Canadian accelerator may help Fayetteville’s CardioWise to scale

by Jeff Della Rosa ([email protected]) 535 views 

In collaboration with investor Nex Cubed, GE Healthcare recently selected Fayetteville-based digital healthcare company CardioWise for the inaugural Edison Accelerator in Canada.

Executives said that the accelerator could lead to the commercial use of CardioWise’s technology and revenue for the company.

“It’s the breakthrough we’ve been looking for,” CEO Jack Coats said. “We believe they’re excited about the opportunity to have this capability on their website.”

In the accelerator, CardioWise will place its software on the GE Healthcare online marketplace and then present it to GE stakeholders and possibly at the Radiological Society of North America annual meeting in Chicago. CardioWise is one of six digital healthcare companies from five countries in the accelerator focused on using artificial intelligence to augment medical imaging. It started in August and runs through October.

“GE’s Edison Digital Health Platform is designed with a specific focus on hosting applications developed by innovative third parties,” said Paritosh Dhawale, senior vice president and general manager of Edison Digital Health Platform at GE Healthcare. “It comes with a rich set of development tools to build and integrate applications. We are starting to see the use of AI [artificial intelligence] in clinical practice. Our goal is to accelerate this by supporting the most promising innovators and playing an active role in the Canadian health tech ecosystem.”

CardioWise has developed cloud-based software using artificial intelligence to show how well a patient’s heart is functioning or pumping blood. Coats said that the patented software uses an algorithm to analyze cardiac CT scans to provide physicians with quantifiable information on heart function in less than 10 minutes.

“Cardiovascular disease is what we are focused on,” Coats said. “It’s the leading cause of death worldwide. The key to survival for patients is accurate and early detection of their condition and timely intervention and effective follow-up.”

Existing heart tests require physicians to make decisions from images, he said. “That can lead to interpretive errors … or bias.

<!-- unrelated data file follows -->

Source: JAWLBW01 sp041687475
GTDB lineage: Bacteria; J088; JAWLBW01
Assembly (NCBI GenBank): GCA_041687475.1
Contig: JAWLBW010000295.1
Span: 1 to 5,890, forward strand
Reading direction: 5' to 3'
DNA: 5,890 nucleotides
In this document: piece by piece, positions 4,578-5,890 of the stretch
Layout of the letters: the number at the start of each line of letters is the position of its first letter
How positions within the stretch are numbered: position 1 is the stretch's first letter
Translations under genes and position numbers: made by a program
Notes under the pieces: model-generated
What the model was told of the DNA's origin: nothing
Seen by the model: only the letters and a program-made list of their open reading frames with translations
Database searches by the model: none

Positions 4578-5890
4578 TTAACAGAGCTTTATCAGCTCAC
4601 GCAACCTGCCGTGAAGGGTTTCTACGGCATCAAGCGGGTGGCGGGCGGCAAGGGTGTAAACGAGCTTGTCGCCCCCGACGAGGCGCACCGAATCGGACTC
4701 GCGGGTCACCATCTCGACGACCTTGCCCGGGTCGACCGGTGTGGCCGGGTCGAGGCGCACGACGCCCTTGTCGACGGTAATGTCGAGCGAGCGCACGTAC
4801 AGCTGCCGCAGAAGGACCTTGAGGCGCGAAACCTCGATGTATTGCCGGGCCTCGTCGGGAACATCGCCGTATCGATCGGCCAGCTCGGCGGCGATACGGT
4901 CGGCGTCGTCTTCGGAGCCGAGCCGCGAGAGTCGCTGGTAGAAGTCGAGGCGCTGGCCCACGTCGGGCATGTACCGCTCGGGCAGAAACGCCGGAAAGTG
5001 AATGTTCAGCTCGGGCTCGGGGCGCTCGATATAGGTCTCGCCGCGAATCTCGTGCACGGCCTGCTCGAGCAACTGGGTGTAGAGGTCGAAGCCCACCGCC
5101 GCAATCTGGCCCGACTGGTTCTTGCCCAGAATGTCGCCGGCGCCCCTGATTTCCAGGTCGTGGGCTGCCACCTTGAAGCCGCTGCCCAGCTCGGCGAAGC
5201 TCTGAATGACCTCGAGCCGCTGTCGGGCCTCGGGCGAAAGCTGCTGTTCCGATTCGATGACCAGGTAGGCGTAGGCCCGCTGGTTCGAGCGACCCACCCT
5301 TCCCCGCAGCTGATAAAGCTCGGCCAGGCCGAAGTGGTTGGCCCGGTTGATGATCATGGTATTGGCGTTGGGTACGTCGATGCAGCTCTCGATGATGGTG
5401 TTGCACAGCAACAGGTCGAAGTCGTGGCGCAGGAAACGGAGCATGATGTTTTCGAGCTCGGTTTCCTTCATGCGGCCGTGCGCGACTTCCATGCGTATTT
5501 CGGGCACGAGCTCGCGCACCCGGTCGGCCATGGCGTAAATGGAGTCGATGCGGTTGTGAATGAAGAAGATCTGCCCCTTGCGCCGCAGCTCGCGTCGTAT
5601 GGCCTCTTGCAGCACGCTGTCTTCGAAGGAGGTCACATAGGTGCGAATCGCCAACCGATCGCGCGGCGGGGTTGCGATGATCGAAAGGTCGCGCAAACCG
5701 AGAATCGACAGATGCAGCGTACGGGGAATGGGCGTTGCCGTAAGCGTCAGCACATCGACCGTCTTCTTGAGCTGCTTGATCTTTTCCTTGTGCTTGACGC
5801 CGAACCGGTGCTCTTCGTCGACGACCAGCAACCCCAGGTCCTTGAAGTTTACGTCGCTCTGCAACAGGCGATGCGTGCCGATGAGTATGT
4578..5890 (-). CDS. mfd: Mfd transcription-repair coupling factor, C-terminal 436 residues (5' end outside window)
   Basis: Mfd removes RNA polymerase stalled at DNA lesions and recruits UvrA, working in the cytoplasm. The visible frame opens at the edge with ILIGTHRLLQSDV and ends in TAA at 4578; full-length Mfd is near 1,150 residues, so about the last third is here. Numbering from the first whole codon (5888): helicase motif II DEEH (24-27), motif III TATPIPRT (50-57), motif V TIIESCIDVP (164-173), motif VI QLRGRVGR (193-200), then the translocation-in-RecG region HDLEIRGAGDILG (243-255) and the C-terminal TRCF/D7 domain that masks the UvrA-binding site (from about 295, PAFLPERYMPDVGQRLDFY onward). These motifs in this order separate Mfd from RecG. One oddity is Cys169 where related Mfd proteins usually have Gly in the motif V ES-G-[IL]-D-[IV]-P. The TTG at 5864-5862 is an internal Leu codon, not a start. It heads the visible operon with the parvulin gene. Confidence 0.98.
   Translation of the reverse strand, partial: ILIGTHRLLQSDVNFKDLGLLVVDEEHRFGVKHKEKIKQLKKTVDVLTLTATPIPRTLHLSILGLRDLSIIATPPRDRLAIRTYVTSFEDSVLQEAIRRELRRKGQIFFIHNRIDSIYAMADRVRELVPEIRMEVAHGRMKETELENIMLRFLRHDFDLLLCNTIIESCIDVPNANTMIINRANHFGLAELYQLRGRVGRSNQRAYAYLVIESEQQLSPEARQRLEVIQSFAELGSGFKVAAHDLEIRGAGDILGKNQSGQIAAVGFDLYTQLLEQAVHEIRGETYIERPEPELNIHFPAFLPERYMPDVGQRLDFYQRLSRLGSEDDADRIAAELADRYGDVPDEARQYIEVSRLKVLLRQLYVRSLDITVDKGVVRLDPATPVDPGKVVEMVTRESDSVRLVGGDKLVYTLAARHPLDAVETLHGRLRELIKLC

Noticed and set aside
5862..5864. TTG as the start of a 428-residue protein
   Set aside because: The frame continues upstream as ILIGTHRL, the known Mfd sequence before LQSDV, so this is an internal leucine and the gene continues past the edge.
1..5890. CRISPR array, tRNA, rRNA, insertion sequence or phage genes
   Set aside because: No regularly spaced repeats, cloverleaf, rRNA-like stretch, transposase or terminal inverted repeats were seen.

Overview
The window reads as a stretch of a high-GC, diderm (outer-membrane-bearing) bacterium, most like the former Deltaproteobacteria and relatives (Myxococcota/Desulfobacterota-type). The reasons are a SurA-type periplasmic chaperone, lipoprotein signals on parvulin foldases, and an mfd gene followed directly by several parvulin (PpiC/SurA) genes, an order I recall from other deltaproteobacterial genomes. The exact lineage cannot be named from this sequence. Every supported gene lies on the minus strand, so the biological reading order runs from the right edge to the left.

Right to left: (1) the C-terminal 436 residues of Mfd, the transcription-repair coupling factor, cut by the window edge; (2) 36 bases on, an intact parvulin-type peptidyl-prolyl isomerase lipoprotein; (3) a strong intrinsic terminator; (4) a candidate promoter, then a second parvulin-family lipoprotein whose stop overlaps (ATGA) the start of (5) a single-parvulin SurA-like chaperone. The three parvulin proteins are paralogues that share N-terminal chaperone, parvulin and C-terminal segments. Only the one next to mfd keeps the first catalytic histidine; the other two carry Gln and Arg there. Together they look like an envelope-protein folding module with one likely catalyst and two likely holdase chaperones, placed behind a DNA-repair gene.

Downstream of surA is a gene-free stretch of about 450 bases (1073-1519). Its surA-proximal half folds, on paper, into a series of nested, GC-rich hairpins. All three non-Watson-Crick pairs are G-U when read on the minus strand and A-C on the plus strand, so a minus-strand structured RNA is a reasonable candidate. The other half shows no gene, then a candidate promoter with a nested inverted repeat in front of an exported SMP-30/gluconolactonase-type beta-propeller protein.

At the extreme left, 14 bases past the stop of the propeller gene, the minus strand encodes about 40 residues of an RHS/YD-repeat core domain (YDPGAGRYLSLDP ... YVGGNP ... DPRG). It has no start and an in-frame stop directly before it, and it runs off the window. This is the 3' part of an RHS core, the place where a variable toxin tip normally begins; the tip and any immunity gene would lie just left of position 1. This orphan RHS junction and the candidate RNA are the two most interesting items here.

“The new diagnostic approach is to use quantitative rather than qualitative means to diagnose a condition,” he said. “That’s not to say we, CardioWise, are deciding for the doctor. We’re not. We’re providing better quantitative information and artificial intelligence comparisons to help the doctor make a better decision about care for the patient.”

Jack Coats

While the company is pre-revenue, institutional review boards and academic clinicians have used the technology in clinical trials, including at Johns Hopkins University, where the technology was licensed, and at Emory University and the University of California San Diego, to which the technology’s inventors have transitioned.

Elliot McVeigh, a bioengineering professor at UC San Diego, is one of the inventors who created a regular heart database, and the software compares a patient’s heart to the database. Physicians can use this information to determine whether the heart is functioning correctly.

Coats said the company plans to build other databases to determine whether a patient has a specific heart condition. Also, he looks to expand the application of the technology to evaluate different parts of the heart. Currently, the technology focuses on evaluating the left ventricle, the main heart chamber.

Between 2008 and 2012, McVeigh and Amir Pourmorteza, biomedical engineer, CT physicist and assistant professor at Emory University, developed the technology at Johns Hopkins. They continued to complete clinical work on the technology until 2017. In June 2017, CardioWise licensed the technology from Johns Hopkins.

CardioWise has four employees and multiple contract workers handling software development. The company looks to hire more support staff for the GE program, including radiologic technologists, medical physicists and biomedical engineers.

CardioWise was founded in 2012 by VIC Technology Venture Development in Fayetteville. It’s one of 16 portfolio companies of VIC Tech. In 2021, the company received U.S. Food and Drug Administration clearance to offer its technology commercially.

Calvin Goforth, CEO of VIC Tech, said the accelerator will allow CardioWise to scale on the GE platform without significant investment into sales and marketing. CardioWise’s technology can be used on the platform by any healthcare professional completing a cardiac CT scan with a GE product.

“It’s a huge installed base,” Goforth said. “It provides a way to ramp up sales substantially faster than a ground-up approach …

“GE is only one of a few different sales channel partners, but it’s a very big one. It’s a very big deal for the rapid growth of CardioWise to have been selected to be part of this accelerator.”